I have not noticed any seasoning being scraped off my CI cookware when using metal utensils. I have noticed scratches in the seasoning on my carbon steel cookware when using metal utensils.

                                1. re: Sirrith

                                  This is sort of a non-win argument, because everyone is going to do their own thing when it comes to using their cast iron. But like global warming, a few will look at what's happening to them directly and say "it's not happening to me - must not be happening at all".

                                  Again, I use predominately use wood, bamboo and plastic/silicon because I don't want to scrape off seasoning... Granted I used my skillets at least a couple times a day and over time have observed the balding of the seasoning (and scratches) when using steel. Maybe most folks never see it or don't care. It's cast iron after all and will certainly survive scratching. Do those steel spatulas work? Of course they do.

                                  Here's why I recommend using something else though.

                                  1. No one is going to wear down a cast iron pan to a smooth cooking surface with a metal spatula unless they lean into it. That means that long before the iron is ground down, the seasoning is removed. So over time, if the cook really is trying to flatten the iron surface with a spatula their skillet will demand reasoning after every meal cooked.

                                  2. If you are concerned about trying to achieve seasoning perfection, why would you use a spatula that will scrape off what you so diligently worked to apply? Polymers aren't that durable when hit with a metal edge.

                                  3. For folks that collect (which I really don't understand) and expect to see a return on their investment (which I do understand) why would they risk scarring?

                                  That said, iron is iron. If you don't give a hoot about scratches, reasoning regularly, using steel to flip a pancake, or just scraping the surface clean with steel… No one is going to say you are doing it wrong. If you are enjoying cooking and using the stuff you like to use - I would say you are doing it exactly right.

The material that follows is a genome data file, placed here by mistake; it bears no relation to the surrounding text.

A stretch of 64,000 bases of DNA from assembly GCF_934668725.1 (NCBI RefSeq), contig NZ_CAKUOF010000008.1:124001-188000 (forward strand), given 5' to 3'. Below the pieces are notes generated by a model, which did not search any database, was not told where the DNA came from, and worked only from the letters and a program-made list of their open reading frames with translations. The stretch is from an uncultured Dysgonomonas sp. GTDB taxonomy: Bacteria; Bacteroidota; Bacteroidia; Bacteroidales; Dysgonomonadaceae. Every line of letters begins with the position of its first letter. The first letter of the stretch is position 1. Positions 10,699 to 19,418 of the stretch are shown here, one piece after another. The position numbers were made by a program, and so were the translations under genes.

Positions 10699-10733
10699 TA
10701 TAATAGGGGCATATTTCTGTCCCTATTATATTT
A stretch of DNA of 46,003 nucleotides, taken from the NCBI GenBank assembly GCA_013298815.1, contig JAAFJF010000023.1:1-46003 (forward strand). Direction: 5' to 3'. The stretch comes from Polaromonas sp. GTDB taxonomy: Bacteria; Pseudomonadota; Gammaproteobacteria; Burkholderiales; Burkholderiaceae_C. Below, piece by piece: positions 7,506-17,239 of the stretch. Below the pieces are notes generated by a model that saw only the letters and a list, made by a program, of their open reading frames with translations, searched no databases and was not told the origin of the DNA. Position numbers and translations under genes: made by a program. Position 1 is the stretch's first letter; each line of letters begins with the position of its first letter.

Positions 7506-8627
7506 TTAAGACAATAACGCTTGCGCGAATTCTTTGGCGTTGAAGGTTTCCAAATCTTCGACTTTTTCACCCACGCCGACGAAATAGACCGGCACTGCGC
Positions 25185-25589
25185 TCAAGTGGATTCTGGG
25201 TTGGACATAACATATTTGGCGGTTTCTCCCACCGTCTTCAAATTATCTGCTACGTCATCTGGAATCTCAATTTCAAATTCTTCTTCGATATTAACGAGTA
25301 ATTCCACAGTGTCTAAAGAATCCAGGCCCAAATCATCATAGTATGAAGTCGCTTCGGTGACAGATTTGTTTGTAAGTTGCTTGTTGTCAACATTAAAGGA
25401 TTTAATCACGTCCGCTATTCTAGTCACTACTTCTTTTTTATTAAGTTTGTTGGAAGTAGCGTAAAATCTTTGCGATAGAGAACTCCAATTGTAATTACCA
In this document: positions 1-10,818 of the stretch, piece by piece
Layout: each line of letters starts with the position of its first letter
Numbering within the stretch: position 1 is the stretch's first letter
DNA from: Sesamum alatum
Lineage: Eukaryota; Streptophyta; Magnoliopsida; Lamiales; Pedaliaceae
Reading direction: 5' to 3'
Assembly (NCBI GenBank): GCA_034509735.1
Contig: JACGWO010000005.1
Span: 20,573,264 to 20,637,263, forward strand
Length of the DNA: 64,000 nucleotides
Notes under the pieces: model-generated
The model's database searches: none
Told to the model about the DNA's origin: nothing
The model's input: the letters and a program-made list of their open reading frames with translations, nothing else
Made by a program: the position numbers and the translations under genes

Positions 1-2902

1. re: slowshooter

                                    I think your objection is largely hypothetical. I mostly use a short, stiff metal turner in my old cast iron pan with well-developed seasoning. I ignore the superficial scratches and I never reseason. A pan is just a tool, not a work of art, and it works fine with an imperfect cooking surface.

                                    1. re: GH1618

                                      >A pan is just a tool, not a work of art, and it works fine with an imperfect cooking surface.<

                                      And I would add that if it is working fine, then the surface is perfect.
                                      Just to point out. That the success of bare CI cooking is not only in the seasoning layers. The success is also determined by "how" you are cooking in the pan. For it is very different than cooking in Teflon pans.
                                      I do believe that using metal utensils and metal scrubbing, will over time put some wear on the pan, along with the seasoning layers. After all, something has worn down my once rough Lodge skillets. For I sure have not sanded them. I also believe that the constant seasoning and reseasoning of the worn off layers, likely has a lot to do with smoothing it out too. Especially the regular burning off of seasoning layers, scrubbing and starting again. I would say high heat cooking, baking on seasoning layers and burning off seasoning layers, would slowly melt those rough layers down.
                                      Whatever causes it, mine are smooth. Not as smooth as machine sanding of the metal, but smooth and as nonstick as bare CI can be.
                                      Some seem to want to look at ci seasoning layers as if it is like enamel or some other kind of man made coating. It isn't. The seasoning layers on CI is always changing with every use. No matter how you use it. It is an ever changing process. Much like our environment. Global warming or not. Our world and all that is in it, is in constant change and always has been.